But the other part of the problem is that Heinlein, being seen (and rightly so) as one of the founders of modern-day science-fiction, has been attacked for not being perfect. This is part of a broader trend, where historical figures (almost all white men) are charged with not being modern figures who should hew to modern morality. George Washington, for example, owned slaves (a point Heinlein himself mentioned in The Rolling Stones); Winston Churchill was a firm believer in the value of British imperialism, to the point where he was strikingly reluctant to give India any form of self-government, let alone independence. And yet, these great men did great deeds. Heinlein, for all his contributions to science-fiction, has faced similar attacks. And most of those attacks are unfounded.

I returned to my rereading, reading and reviewing my way through a number of Heinlein’s more significant works. As I did so, I came to realise that most of the charges levelled against Heinlein were not only unfounded, they were flatly contradicted by the words in the text. That alone was annoying, but what was perhaps of more significance was a growing understanding of precisely why Heinlein became – and remains – popular. Heinlein wrote about characters who were, in many ways, living breathing humans. His heroes faced dilemmas that still resonate today. The guild system of Starman Jones might, in a modern-day book, be replaced by an evil Human Resources department more interested in setting up racial quotas than hiring and promoting by merit, but the basic principle remains the same. A talented youngster, unfairly excluded, must decide if he should prove himself … or cheat the system.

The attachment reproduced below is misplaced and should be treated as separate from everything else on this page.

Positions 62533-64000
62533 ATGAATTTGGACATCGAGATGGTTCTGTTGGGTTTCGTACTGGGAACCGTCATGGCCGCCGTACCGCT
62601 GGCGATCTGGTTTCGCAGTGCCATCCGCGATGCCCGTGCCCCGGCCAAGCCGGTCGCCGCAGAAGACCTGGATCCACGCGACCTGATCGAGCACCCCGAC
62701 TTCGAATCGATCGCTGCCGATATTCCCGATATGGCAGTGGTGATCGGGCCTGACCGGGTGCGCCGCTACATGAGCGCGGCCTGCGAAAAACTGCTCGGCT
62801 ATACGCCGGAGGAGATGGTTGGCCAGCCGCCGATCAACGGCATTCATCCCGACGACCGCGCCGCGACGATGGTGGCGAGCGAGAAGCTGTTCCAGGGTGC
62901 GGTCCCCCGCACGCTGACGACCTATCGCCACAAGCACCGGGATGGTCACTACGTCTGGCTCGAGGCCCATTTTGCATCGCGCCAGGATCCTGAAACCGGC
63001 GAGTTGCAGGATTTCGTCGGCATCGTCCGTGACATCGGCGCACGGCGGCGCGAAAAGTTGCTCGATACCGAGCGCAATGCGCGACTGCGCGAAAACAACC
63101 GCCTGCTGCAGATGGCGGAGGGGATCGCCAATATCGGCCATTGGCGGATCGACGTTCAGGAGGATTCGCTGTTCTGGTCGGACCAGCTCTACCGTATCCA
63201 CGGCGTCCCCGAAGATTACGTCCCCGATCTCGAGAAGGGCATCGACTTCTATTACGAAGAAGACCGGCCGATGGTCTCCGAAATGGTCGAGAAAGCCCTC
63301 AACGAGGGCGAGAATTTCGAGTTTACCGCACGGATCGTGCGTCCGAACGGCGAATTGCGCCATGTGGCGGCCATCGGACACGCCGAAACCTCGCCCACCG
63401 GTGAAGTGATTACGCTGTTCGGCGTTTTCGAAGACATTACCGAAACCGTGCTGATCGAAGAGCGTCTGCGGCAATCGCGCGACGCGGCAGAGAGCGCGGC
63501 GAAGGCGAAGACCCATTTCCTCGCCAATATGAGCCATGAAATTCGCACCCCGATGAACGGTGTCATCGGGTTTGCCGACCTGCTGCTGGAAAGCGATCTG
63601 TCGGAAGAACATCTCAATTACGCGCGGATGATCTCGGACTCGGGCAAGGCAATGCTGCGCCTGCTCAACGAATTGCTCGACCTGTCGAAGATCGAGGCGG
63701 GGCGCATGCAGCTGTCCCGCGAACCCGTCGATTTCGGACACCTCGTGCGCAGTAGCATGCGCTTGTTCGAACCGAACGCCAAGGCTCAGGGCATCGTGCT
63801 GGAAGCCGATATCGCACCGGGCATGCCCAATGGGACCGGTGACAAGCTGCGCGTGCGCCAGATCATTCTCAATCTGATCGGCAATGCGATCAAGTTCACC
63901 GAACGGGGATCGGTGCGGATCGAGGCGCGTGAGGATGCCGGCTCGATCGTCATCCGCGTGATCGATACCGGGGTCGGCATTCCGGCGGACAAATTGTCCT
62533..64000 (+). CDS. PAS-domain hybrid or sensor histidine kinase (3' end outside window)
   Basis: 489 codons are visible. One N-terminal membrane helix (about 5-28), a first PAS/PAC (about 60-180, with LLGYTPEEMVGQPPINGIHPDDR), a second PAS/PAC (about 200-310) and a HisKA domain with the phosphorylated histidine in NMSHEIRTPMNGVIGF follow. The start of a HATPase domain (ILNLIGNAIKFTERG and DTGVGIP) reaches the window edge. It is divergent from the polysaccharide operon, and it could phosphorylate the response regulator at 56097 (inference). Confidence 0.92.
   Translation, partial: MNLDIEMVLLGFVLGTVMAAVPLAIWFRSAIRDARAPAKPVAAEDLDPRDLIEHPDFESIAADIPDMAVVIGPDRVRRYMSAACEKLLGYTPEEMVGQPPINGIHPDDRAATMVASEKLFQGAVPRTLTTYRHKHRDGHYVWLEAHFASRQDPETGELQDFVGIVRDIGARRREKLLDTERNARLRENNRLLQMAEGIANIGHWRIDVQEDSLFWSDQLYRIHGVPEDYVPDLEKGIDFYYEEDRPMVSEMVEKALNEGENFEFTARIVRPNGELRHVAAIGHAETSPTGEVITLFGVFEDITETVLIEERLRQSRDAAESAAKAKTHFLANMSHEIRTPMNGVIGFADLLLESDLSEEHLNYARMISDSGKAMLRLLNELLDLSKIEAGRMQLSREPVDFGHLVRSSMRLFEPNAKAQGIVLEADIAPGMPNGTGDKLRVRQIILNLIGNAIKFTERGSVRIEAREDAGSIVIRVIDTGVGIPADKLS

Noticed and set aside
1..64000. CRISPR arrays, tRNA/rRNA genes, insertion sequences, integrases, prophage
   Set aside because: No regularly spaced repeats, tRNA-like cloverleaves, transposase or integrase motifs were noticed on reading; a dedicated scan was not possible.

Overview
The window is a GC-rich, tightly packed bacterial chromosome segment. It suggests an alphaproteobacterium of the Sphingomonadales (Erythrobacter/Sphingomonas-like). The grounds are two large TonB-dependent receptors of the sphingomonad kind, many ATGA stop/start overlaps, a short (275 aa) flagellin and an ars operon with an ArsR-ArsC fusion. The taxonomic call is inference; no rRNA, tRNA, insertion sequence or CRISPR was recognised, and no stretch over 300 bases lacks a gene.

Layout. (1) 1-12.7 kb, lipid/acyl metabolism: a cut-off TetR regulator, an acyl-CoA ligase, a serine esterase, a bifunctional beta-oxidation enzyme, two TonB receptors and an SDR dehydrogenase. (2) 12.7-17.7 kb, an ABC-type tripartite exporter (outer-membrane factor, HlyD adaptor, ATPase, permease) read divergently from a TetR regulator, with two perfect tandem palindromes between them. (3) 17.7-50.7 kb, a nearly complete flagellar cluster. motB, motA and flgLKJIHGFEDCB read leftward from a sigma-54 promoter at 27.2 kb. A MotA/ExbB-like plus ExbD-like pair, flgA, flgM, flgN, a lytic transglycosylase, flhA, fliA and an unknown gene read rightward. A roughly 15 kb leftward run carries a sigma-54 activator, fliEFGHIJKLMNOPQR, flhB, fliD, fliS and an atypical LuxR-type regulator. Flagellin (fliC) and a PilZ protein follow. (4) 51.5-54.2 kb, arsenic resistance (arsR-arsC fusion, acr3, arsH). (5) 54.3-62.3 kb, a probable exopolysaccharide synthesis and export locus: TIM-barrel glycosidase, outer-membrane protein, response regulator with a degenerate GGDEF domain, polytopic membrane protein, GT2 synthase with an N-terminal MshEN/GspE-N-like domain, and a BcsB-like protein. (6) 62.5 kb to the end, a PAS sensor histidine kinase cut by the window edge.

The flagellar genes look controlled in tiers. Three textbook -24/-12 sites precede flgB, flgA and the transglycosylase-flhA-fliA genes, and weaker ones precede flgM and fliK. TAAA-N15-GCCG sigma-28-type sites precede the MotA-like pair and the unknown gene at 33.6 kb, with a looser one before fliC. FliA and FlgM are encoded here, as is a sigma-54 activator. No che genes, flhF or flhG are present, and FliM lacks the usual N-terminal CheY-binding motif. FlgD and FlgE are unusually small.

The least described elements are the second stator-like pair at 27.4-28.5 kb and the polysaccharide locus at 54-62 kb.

I also noticed that there were a number of themes running through his works that still spoke to his readers today. Some of those themes were easy to spot, others were subtle; Heinlein often set out to make his readers like a character before using them to illustrate unfair issues that held them back. And, often, Heinlein wasn’t so much preaching to the choir as he was preaching to a particular subset of readers; his juveniles, for example, were often aimed at teenage boys. This sometimes caused them to read oddly – or offensively – to readers who weren’t teenage boys. But to judge the books by the standards of something they’re not – as one might complain that books for toddlers are simplistic – is simply unfair.

I do not pretend that this is a biography of Robert A. Heinlein. I have no special insight into his personal life that hasn’t come from biographies I read myself. My aims in writing this book are threefold:

First, to read and review Heinlein’s most significant works, placing them into context.

Second, to assess the themes running through Heinlein’s works and consider how many of the charges levelled against Heinlein are actually true.

Third, to consider what lessons Heinlein can teach us today, with particular reference to modern-day political and social issues.

Heinlein is accused of being a racist. I cannot speak to his personal views, but I firmly believe – and I will explain why – that his works were not racist. Indeed, they were strikingly progressive for their time. Heinlein is accused of being a sexist. Again, I cannot speak to his personal views, but his worlds were not – generally – sexist. Heinlein was bad at writing women, yet even this observation must be placed in context. Heinlein was …